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Viktor Korchnoi vs Mikhail Botvinnik
USSR Championship (1952), Moscow URS, rd 11, Dec-15
English Opening: Anglo-Indian Defense. Mikenas-Carls Variation (A15)  ·  1/2-1/2



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Kibitzer's Corner
Oct-19-08  offramp: Botvinnik won this USSR Ch. He tied for first then won the tie-break match against Taimanov. Kortschnoi was 21 and this was his first meeting with Botvinnik. He must have come away quite ecstatic because Botvinnik misses three or four wins.

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29...d3 looks like a good move.

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If Black had played 34...Bxe4 I can't see how Kortschnoi could have avoided a loss.

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Finally 37...Rh8 seems to trap the bishop.

Jan-03-13  bobbylee: In "Chess is My Life" Korchnoi admits frankly that Botvinnik "outplayed me by all the rules. But at the time I did not know the rules."
Jun-27-15  zydeco: <offramp> After 34....Bxe4 white can defend with 35.Qxe4 Qg3+ 36.Bg2 and then 36.....Nxg2 runs into 37.Nh5+! gxh5 38.Rxg2.

Black can instead play 36....Ng4 and this gets into a complicated position where I have no faith in my own ability to calculate accurately. I think the best is 37.Rf3 Qh2+ 38.Kf1 Bxf4 39.Qxd4+ Be5 40.Qxg4 and black is up the exchange and a pawn and should win, but there are lots of other possibilities in this line (39.Qxe8, etc).

If 37....Rh8 white defends the bishop with 38.Rh2, although you could totally be right that it's a better line than what Botvinnik chose.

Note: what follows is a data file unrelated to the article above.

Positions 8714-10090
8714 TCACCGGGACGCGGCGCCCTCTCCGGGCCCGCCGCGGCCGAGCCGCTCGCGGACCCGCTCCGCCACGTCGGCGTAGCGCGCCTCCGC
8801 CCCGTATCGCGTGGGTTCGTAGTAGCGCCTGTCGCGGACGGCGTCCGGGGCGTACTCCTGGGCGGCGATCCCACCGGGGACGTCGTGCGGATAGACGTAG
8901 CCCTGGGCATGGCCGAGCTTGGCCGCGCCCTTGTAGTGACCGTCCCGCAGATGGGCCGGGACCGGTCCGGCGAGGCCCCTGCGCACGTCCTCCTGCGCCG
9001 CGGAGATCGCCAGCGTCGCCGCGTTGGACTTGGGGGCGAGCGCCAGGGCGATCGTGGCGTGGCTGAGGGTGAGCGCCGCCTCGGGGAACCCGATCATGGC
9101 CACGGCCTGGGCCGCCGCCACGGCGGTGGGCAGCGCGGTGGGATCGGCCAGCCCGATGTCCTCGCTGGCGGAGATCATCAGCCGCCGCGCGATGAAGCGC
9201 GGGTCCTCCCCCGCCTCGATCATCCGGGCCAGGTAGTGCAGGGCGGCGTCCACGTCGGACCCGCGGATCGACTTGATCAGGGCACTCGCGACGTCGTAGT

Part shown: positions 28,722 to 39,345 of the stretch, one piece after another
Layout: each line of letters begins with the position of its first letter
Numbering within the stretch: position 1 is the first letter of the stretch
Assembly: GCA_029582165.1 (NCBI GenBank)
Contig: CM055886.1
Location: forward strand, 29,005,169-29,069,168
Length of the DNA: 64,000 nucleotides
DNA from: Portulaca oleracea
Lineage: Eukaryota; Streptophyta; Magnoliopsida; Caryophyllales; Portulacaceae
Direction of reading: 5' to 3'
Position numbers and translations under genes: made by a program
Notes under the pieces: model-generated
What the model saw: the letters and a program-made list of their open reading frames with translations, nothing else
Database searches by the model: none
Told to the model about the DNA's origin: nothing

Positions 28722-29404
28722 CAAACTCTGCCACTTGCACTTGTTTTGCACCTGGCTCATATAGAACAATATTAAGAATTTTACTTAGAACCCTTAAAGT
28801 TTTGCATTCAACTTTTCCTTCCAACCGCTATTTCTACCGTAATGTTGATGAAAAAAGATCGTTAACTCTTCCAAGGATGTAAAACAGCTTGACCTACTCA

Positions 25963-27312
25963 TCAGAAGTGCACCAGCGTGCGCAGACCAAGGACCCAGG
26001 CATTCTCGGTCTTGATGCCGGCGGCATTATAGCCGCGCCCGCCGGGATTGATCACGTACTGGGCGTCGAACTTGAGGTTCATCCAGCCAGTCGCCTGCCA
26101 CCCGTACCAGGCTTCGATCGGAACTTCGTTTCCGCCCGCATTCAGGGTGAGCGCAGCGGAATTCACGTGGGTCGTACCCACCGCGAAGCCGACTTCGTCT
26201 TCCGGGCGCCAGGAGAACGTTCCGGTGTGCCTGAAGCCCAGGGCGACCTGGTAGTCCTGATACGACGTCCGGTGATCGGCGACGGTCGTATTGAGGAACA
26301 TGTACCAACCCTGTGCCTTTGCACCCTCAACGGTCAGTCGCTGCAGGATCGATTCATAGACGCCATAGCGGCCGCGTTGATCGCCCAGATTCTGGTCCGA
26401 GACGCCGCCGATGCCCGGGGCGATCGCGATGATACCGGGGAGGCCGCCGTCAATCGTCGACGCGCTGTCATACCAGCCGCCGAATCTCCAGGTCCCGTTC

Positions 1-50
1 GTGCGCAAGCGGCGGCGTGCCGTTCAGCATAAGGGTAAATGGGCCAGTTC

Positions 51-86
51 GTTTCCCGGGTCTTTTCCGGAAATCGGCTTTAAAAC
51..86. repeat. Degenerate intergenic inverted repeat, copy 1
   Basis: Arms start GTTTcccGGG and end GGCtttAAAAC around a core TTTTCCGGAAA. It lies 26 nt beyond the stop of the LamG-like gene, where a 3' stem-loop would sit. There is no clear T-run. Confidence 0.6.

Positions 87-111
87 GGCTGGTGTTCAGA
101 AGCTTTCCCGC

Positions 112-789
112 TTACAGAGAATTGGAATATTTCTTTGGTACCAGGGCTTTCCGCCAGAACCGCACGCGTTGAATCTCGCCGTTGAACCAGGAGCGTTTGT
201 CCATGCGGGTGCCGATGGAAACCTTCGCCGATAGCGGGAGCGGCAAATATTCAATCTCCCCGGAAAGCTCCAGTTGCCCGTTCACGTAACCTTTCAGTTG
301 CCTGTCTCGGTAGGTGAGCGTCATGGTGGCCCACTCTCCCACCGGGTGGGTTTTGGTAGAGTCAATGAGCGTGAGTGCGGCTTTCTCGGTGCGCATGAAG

Premium Chessgames Member
  whiteshark: "

According to Korchnoi himself, he achieved this success not thanks to his understanding of the game, but thanks to intensive work at the board: 'I would be outplayed, but I would resist tenaciously, and since grandmasters are ordinary people (they also become tired, make mistakes, and get into timetrouble), I was quite often able to emerge unscathed.

<In this tournament I played for the first time against world champion Botvinnik, and although the game ended in a draw, during analysis I realised how far I was from genuine chess wisdom.> I ascertained that I had an insufficiently deep understanding of chess strategy. In addition, I didn't like and didn't know how to attack; defence was my natural element. This one-sided strategy was often exploited by my opponents ... I realised that I had to diversify my style: to be able to attack and to fight for the initiative.'


Kasparov MGP V

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